The Bosnian War was a conflict that occurred in Bosnia and Herzigovina from April 1992 to December 1995. It was a major part of the Yugoslav Wars.
The main belligerents were the forces of the Republic of Bosnia and Herzegovina and those of the self-proclaimed Bosnian Serb and Bosnian Croat entities within Bosnia and Herzegovina, Republika Srpska (lead by Radovan Karadžić during the entirety of the war) and Herzeg-Bosnia, which were led and supplied by Serbia and Croatia, respectively.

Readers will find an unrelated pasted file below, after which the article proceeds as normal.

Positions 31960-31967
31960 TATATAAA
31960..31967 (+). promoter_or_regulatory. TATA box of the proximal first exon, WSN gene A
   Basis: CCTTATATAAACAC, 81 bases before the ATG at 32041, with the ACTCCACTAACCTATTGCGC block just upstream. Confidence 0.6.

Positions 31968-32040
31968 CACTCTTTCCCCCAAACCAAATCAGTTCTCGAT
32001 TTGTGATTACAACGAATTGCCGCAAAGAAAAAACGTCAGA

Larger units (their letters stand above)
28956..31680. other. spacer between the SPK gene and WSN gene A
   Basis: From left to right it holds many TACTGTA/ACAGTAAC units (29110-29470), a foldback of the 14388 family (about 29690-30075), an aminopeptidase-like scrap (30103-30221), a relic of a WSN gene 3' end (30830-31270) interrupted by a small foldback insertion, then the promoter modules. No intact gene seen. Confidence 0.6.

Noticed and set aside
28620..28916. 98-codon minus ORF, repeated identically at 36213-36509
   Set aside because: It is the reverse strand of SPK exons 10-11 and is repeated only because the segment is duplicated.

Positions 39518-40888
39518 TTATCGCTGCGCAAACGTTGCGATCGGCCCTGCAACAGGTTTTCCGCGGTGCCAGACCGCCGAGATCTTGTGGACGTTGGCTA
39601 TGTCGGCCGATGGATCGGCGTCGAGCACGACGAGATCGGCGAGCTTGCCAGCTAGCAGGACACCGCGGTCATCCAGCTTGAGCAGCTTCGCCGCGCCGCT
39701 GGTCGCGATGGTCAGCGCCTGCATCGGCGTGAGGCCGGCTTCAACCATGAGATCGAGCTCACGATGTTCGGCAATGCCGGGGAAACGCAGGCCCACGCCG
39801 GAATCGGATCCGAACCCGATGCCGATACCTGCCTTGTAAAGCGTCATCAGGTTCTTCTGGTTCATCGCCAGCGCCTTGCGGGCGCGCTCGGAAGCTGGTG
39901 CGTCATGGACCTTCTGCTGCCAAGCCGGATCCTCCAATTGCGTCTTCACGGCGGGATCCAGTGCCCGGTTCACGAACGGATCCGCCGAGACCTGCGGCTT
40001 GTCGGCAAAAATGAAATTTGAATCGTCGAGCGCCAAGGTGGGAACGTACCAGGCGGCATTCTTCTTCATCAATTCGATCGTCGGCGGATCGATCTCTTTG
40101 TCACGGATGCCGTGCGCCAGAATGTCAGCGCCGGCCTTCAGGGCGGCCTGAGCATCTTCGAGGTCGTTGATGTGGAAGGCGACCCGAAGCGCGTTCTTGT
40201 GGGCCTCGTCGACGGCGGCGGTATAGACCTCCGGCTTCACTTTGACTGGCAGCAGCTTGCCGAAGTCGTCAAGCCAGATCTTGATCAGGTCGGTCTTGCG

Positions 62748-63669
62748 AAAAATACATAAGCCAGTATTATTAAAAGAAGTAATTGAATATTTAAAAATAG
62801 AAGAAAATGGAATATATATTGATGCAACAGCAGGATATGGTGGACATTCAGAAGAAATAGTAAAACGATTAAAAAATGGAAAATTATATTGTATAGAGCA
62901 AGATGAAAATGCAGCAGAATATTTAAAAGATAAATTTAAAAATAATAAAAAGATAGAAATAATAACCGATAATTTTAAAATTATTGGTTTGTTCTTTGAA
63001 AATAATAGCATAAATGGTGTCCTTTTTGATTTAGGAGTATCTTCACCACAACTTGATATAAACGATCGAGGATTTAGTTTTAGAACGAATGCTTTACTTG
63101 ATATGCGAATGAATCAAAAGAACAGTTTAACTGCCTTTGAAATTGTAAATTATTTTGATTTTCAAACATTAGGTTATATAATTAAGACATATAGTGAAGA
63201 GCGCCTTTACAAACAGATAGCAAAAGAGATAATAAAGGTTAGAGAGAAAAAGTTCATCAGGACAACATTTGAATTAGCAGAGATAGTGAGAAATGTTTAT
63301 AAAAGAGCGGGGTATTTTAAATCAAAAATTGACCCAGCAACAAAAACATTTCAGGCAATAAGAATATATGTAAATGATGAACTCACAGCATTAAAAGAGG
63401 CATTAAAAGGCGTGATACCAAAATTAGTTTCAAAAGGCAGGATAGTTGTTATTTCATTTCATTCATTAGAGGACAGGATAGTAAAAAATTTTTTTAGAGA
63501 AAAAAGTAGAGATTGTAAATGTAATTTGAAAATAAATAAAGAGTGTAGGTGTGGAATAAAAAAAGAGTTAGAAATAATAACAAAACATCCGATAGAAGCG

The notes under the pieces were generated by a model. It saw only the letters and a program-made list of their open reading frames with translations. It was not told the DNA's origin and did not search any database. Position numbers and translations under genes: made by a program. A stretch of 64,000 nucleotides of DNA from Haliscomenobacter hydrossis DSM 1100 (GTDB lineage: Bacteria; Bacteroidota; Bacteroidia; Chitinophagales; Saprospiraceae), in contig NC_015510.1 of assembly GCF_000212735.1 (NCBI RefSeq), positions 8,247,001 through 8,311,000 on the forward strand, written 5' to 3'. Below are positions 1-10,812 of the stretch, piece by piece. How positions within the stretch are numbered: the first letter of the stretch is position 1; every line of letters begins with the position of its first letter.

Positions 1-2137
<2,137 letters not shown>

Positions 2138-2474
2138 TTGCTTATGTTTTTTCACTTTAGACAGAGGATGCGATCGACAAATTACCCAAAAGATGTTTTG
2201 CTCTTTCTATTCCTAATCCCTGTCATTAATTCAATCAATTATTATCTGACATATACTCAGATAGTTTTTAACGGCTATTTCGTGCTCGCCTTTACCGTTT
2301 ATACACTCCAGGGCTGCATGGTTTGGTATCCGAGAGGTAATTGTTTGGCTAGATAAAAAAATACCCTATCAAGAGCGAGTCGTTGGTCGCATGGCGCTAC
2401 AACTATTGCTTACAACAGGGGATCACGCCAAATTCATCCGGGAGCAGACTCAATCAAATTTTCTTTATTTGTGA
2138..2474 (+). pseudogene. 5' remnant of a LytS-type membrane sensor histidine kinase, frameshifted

Numerous war crimes and crimes against humanity were committed during the Bosnian War. A number of individuals were indicted and convicted by the International Criminal Tribunal for the former Yugoslavia (ICTY), including Karadžić and Ratko Mladić. By early 2008, the ICTY had convicted 45 Serbs, 12 Croats and 4 Bosniaks of war crimes in connection with the war in Bosnia.
The most recent estimates suggest that around 100,000 people were killed during the war. Over 2.2 million people were displaced, making it the most devastating conflict in Europe since the end of World War II. In addition, an estimated 12,000–20,000 women were raped, most of them Bosniak.